Hatred. Simple and blunt. I was completely disowned by my father, step mother, older and younger sisters, and an older brother who basically wishes I had killed myself as it would be easier to deal with. I think I failed to mention that my entire family are also bigots. I’m pretty sure if I had still been living in Illinois I would have had a cross burnt on my lawn and a stake driven through my heart.
My mom died when I was 22 and although I think she “knew”, she caught me often enough over the years.
How did you deal with it?
Well, I didn’t actually like most of my blood relatives. I even wrote a poem about it once they rejected me – which I believed they would – it was titled The Blood in Our Veins which basically stated that the blood in our veins was our only real tie and that isn’t enough to hold a family together. I adopted my best friend (whom I had met in the support group) as my sister and I still had several family members. I am also a positive thought, meditation freak, and I chose to be happy regardless of what they did.
Tell us a little more about the transformation?
I need to be clear on something very important though. Transitioning will not fix any problems or issues in your life but one. It makes your body and mind congruent and this was only after surgery. I know many Transgender people say they have accepted the fact that they can’t have the surgery yet and therefore accept that they still have male parts. I just truly hope they are. I couldn’t do it. I had dysphoria until I woke up from surgery and knew “it” was gone. I couldn’t stand to see my own body from the waist down until after the surgery. I never had breast augmentation but I had developed small breasts from Hormone Replacement Therapy (HRT), and that was just fine for me. Any male body parts – well, I hated them and had often thought of self-mutilation both as a child and as an adult. Yet, even with surgery and living full time there is so much more I needed to work on to be happy. If I hadn’t worked on all that other “stuff” in my life, my life wouldn’t have changed for the better. Transitioning was just a part of my life, it wasn’t my entire life.
What about work, were they ok about the situation?
Where I had been working – they were not ok, very much the opposite. I had told several people and never heard from them again – ever. My General Manager (GM) was even attempting to withhold bonuses that I had earned, but I kind of blackmailed him as I was a qualifying signing party on a contractor’s license in another state and told him I would write and withdraw my name from the commission if he didn’t give me the money I was owed. He acquiesced as a business decision. This was in Arizona which is full of cowboys and “macho men”, and my GM was also a retired State Trooper and a bigot also. I also coerced him into giving me a letter of recommendation without using he / him in it. Although brief it did work wonders.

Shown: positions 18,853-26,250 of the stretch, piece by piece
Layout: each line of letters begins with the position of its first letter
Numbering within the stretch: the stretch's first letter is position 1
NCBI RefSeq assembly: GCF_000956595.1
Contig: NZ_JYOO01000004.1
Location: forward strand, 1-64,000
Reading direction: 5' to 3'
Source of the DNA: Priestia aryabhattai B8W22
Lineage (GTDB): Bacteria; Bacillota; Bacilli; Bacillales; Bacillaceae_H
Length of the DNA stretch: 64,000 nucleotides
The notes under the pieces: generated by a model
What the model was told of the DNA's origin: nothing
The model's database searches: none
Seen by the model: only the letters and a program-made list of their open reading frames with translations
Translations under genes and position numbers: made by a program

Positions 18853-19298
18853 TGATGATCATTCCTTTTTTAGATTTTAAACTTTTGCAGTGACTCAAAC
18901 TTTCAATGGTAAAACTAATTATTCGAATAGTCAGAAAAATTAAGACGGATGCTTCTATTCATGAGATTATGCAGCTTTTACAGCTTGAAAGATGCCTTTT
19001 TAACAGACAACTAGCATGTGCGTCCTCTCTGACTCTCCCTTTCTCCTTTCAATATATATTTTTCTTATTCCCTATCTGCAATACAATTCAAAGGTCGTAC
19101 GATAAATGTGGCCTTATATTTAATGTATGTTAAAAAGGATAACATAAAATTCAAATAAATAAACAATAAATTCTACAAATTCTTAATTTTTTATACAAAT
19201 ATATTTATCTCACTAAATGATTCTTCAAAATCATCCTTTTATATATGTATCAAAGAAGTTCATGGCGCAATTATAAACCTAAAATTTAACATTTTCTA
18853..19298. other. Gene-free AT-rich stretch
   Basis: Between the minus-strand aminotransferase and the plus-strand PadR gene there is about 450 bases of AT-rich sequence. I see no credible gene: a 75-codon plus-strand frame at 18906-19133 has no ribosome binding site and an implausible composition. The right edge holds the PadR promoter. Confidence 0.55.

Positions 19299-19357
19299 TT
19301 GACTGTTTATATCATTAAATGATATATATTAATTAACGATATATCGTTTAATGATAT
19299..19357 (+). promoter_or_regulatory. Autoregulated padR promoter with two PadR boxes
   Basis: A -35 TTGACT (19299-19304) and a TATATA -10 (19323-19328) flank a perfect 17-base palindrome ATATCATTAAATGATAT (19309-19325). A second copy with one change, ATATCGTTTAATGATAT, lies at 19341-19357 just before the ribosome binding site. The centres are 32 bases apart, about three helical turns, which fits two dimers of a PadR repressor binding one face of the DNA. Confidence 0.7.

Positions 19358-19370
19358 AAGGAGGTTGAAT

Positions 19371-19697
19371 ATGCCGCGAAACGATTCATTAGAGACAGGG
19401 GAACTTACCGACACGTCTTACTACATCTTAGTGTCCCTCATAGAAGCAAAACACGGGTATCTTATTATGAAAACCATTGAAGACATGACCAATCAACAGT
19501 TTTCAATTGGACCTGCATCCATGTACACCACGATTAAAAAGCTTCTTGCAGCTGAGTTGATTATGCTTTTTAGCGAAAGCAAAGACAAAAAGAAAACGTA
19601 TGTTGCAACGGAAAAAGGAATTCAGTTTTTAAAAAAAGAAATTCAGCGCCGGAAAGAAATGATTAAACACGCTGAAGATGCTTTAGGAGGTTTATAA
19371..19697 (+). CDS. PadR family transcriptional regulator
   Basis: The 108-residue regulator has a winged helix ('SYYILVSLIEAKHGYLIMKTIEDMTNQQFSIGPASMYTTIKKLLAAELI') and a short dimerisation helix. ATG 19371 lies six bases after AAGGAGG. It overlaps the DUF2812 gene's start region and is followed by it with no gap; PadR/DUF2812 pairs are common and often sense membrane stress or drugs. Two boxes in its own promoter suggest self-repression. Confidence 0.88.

When I transitioned and went to work in another state I was totally stealth. No one at work knew of my past, except they thought I was a mother of two, divorced, and had left my children with their father to finish the school they had been attending for many years. I had to create new birthdays to make my children older than what they were so that I didn’t appear to be a woman that abandoned her children. That might have been worse than Transgender since my office was mostly women. I also drove back to Arizona nearly every weekend to visit my kids which made me unavailable for most “outside work” socializing.
What about when people don’t know how to react or speak to you, how do you deal with that?
This actually does come up with my daughter’s and son’s friends. I find it humorous since they don’t know how to react. But I’m straightforward and answer any questions – any. The more people I can educate on this subject the better it is for me
Do you think talking about it in general helps others became more aware, and do you think being visual about yourself actually helps or educates anyone out there?
I know it does. Even if it’s one person at a time
Also, thank you for being concerned enough to ask these questions and hopefully educate some people out there. Just replying to these questions helps me understand myself even a little better so it must also help others.
How do you now feel, years on?
I feel great – really great, and really grateful.